Angie overhears Nancy and Mary Ellen talking about Reese and trying to figure out who his photography subject is. Nancy is convinced the guy is a fake. “Professional photographers don’t run around parking lots looking for potential clients. Do they?” Nancy also points out, like Patrick, that he could have seen the name Reese Oliver in the magazine and used it as his fake name. Angie doesn’t confront the girls and assures herself they are wrong (despite the 4 million red flags Reese should be giving her). He comes by her house without any cameras, and she asks when he’s going to start taking her picture. “I decide when we’re ready to shoot, okay? … If there’s one thing a photographer can’t stand, it’s a thinking model.” Reese also tells her he needs an advance on his fee, and Angie decides she’ll take some money out of her savings account. This poor fool.
After Angie refuses to tell the girls who she had a “date” with and barely talks to them at practice, Mary Ellen rallies the rest of the squad and says they need to figure out what’s wrong with her. They all decide to drop by her house unexpected, and guess who happens to be there too???? ME’s voice gets all high-pitched and squeaky when she sees Reese, and she says the girls are going to get everybody some sodas. “You mean you liberated females are actually going to start waiting on us guys?” Pres asks, completely unaware of what’s happening. Shove it, Pres. The girls confront Angie about Reese – Nancy is still skeptical, while Mary Ellen is hurt and confused about why a photographer would prefer Angie over her. She leaves with Patrick in tears. Drama queen. Since she’s not even good enough for a random photographer in Tarenton, Mary Ellen questions her all-consuming desire to move to NYC and become a model. It would be better to stay in Tarenton where everyone likes her. This makes her decide to have a real, open relationship with Patrick. He can’t hold her back from her dreams if she’ll never accomplish them anyway. So romantic.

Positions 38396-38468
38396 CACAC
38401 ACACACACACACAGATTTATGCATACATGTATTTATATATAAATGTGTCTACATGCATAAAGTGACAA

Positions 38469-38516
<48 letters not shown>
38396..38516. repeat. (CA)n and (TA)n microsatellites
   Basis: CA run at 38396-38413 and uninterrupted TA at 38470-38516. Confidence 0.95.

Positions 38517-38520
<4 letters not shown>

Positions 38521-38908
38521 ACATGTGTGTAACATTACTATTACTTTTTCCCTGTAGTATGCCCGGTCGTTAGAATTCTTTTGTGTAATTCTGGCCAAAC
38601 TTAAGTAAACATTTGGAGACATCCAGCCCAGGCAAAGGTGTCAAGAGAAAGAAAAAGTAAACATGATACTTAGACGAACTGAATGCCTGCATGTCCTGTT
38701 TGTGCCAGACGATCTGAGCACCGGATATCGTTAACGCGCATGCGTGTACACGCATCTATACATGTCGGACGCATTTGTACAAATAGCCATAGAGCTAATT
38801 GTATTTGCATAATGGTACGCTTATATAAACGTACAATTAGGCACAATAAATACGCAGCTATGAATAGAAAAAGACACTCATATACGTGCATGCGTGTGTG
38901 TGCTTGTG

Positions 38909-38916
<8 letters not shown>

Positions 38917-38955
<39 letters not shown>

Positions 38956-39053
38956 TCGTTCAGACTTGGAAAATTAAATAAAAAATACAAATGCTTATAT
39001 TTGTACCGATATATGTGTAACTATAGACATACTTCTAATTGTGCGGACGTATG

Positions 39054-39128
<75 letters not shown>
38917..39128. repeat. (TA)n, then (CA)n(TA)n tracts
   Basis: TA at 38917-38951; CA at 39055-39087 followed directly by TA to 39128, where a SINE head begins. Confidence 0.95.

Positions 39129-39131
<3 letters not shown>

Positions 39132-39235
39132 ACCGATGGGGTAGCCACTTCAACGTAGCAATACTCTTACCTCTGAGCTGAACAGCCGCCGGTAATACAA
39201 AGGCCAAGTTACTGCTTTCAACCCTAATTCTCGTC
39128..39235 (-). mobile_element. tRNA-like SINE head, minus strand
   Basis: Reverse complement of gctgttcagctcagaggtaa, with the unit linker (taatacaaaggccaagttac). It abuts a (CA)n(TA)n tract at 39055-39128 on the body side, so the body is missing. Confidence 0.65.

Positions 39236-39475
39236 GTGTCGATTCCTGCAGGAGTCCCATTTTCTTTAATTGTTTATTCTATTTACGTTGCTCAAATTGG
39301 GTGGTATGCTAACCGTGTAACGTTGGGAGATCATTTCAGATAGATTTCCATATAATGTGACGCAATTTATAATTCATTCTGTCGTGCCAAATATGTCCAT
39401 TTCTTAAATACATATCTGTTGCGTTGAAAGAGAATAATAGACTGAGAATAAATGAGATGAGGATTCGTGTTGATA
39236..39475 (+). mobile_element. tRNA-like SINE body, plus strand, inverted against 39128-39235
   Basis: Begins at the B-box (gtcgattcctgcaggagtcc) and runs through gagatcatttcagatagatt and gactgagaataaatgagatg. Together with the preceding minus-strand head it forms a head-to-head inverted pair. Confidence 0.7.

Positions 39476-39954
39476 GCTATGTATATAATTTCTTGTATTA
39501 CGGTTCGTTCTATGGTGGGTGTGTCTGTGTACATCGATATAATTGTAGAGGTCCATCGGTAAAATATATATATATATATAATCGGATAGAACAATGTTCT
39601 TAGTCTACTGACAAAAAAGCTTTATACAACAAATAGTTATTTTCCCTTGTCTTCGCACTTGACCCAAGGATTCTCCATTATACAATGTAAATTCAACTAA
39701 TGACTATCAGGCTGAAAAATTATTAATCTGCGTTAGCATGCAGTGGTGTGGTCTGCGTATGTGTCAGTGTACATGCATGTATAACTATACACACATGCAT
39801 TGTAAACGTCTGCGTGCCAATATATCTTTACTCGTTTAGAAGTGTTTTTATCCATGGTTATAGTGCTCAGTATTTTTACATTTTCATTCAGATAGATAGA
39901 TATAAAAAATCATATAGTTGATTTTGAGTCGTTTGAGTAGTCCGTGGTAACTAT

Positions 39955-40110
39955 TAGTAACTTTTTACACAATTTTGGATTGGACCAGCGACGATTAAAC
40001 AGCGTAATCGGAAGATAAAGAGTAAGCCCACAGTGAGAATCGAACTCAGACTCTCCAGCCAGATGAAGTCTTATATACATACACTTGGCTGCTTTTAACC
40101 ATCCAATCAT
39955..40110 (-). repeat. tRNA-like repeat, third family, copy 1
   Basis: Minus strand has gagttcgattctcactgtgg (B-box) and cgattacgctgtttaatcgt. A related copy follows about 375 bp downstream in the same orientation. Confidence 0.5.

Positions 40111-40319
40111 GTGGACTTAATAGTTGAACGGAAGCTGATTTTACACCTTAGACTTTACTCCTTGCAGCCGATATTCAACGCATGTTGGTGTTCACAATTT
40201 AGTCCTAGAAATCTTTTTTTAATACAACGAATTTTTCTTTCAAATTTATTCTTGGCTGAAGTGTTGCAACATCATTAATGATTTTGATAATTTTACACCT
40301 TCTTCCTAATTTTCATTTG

Walt is having a party, and for some reason Angie asks Reese if he wants to go. They’re still in the “getting to know each other” stages and he says he can’t find a studio, so they will have to take the pictures in his motel room. Abort. Abort. They go to the party, where Reese is rude and whiny and ME ignores Angie and stays firmly attached to Patrick. Nancy thinks Mary Ellen is trying to see what it would feel like if she married Patrick and stayed in Tarenton forever. Patrick doesn’t know what to make of ME’s newfound attitude and actual willingness to date him seriously. Patrick tells her he tried to talk to Reese about camera lenses and Reese was clueless. ME perks up. If Reese is a fake, then maybe her modeling future isn’t dead in the water. Mary Ellen uses kissing to make Patrick stop talking and trying to figure her out. This author likes writing about Patrick and Mary Ellen making out, because they do that a lot.